Three RIKEN theoretical physicists have used neural networks to investigate
the way atoms and electrons interact with each other at finite temperatures.
This knowledge will help inform the development of future quantum
technologies for advanced computation.

Many of a material's properties, both conventional and exotic, originate
from atoms and electrons interacting with each other according to the laws
of quantum mechanics. Understanding these so-called quantum many-body
systems is critical for predicting and controlling these properties. In
addition, this knowledge will be vital for developing practically useful
devices such as quantum computers.

The large number of interactions makes modeling quantum many-body systems
challenging even for temperatures near absolute zero, but this becomes much
harder as the temperature rises. Numerical methods that can account for the
nontrivial interplay between thermal and quantum fluctuations require
prohibitively high computational costs, often becoming intractable even by
the most powerful supercomputers in the world.

"The numerical complexity of treating quantum many-body systems means that
there is a dearth of powerful methods for finite-temperature simulations,"
says Yusuke Nomura from the RIKEN Center for Emergent Matter Science. "To
overcome this difficulty, we have developed several efficient methods that
employ machine learning."

Nomura, together with RIKEN colleagues Nobuyuki Yoshioka and Franco Nori,
has now developed two mathematical techniques that use neural networks to
model thermal effects in quantum many-body systems.

A neural network is an interconnected array of nodes that is designed to
process information in a way that mimics neurons in the brain. Neural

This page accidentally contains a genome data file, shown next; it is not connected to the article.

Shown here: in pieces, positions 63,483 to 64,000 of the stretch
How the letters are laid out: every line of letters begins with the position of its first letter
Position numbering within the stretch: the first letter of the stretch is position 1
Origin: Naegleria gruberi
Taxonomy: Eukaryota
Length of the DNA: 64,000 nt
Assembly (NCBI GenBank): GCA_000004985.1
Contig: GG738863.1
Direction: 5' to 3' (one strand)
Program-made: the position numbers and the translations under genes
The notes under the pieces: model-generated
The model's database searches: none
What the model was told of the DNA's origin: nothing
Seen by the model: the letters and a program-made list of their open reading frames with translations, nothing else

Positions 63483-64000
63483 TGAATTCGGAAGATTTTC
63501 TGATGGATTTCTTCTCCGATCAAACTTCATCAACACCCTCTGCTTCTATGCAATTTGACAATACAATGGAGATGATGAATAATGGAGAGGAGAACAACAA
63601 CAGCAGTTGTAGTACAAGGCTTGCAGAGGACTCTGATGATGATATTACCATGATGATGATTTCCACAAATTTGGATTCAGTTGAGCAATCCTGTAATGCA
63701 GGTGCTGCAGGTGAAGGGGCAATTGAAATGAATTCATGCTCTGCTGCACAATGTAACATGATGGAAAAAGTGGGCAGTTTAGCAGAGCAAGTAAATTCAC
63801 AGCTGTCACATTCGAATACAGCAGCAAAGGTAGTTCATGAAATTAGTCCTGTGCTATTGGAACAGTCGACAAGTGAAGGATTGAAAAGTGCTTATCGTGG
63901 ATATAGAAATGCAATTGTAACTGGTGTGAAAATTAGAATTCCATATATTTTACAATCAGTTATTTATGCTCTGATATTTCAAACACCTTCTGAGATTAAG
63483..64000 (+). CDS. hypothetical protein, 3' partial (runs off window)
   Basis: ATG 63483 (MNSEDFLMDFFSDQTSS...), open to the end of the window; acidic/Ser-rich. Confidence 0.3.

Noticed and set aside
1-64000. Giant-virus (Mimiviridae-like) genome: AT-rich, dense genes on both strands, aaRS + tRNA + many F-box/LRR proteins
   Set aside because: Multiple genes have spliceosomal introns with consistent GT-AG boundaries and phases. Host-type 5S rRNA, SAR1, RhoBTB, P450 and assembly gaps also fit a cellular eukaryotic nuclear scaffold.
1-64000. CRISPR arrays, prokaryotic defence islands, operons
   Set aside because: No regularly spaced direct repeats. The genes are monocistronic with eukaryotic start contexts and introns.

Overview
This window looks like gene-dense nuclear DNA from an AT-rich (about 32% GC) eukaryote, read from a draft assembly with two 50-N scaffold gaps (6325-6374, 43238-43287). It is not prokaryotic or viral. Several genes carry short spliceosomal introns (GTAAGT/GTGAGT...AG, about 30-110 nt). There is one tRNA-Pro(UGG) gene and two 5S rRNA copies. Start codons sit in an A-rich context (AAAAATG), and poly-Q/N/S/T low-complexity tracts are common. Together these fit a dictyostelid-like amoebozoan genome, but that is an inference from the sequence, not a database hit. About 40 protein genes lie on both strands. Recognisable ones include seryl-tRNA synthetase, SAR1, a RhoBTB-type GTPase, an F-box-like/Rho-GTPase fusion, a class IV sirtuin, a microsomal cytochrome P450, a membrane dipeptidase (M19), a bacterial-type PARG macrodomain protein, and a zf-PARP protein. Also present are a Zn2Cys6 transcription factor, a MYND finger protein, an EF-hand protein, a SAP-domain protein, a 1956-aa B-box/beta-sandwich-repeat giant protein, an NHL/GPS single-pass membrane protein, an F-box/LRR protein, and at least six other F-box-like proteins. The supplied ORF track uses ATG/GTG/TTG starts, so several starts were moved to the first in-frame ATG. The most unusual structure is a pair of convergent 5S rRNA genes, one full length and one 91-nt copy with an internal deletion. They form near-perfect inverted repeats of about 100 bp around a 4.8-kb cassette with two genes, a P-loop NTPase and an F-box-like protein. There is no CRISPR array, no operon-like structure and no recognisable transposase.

networks have found applications in machine learning and artificial
intelligence. "The flexibility of artificial neural networks allowed us to
construct compact and accurate expressions of many-body quantum states in
thermal equilibrium," explains Nomura.

The first of the cutting-edge approaches taken by the trio was to use a
machine-learning process known as a deep Boltzmann machine to create a
mathematical description of a quantum many-body system called the Gibbs
state. Their second method employed so-called stochastic sampling to
optimize the parameters of their network.

"The ultimate goal of our approach is to reveal complex finite-temperature
phenomena that remain unexplored in a wide range of fields, including
condensed-matter physics, atomic physics, statistical mechanics and quantum
optics," says Nomura. "While we need to improve the method, we're confident
it will give us a better understanding of the thermal behavior of quantum
many-body systems, which in turn will provide a stronger foundation for
designing future quantum devices and investigating new functional
materials."

## Reference:

Yusuke Nomura et al, Purifying Deep Boltzmann Machines for Thermal Quantum
States, Physical Review Letters (2021).
DOI: 10.1103/PhysRevLett.127.060601

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